With the demonstration, which was declared a “mourning march marking the end of democracy”, the opposition party wanted to protest against the cabinet policy led by Edward Heger and, above all, to hold a referendum on early elections with nearly six hundred thousand signatures. They wanted to do this with a backed petition. Zuzana Caputova, the head of the Slovak state, decided not to call the referendum in the fall after the Constitutional Court declared the referendum issues incompatible with the constitution based on her petition, MTI writes.
A number of senior representatives of the directorate described the police production of the party leader as illegal as a step aimed at making the demonstration impossible, and some described it as “police terrorism.” A spokesman for the Bratislava police told the Slovak News Agency on the case that Robert Fico had been brought in at the request of a body competent in criminal proceedings.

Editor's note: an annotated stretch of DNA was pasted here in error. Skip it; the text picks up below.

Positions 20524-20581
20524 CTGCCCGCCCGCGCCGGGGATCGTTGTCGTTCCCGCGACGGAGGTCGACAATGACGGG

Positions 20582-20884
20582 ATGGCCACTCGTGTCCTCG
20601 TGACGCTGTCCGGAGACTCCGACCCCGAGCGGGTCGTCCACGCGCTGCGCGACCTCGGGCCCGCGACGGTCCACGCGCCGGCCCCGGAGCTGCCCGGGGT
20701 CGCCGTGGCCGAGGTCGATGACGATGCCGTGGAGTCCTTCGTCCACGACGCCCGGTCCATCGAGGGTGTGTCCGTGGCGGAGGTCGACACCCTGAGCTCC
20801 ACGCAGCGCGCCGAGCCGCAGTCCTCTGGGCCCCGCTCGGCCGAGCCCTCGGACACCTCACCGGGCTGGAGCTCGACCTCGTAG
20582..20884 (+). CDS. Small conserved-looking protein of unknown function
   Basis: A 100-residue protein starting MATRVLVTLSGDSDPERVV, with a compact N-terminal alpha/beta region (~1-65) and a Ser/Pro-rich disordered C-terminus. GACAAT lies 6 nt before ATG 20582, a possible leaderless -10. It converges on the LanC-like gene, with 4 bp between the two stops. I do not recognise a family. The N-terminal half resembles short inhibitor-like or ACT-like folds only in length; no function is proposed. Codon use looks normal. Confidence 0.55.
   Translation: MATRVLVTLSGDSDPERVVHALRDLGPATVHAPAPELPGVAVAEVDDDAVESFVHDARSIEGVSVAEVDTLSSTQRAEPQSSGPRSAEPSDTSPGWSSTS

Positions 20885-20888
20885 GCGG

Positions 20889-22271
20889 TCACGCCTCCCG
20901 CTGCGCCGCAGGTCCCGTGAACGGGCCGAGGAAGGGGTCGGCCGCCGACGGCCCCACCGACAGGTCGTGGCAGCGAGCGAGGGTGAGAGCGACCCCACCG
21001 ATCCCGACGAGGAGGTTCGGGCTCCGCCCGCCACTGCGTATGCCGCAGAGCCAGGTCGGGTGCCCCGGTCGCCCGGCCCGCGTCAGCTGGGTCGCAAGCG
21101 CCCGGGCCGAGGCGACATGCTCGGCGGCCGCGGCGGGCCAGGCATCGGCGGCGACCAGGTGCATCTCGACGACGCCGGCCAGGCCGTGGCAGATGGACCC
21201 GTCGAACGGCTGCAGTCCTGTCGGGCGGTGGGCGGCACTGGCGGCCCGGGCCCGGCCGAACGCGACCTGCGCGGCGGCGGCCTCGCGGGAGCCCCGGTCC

Slovakia continues to suffer from a previously introduced state of emergency in connection with the spread of the coronavirus, in which the organization of mass movements is in principle prohibited. However, nothing has happened in recent months.
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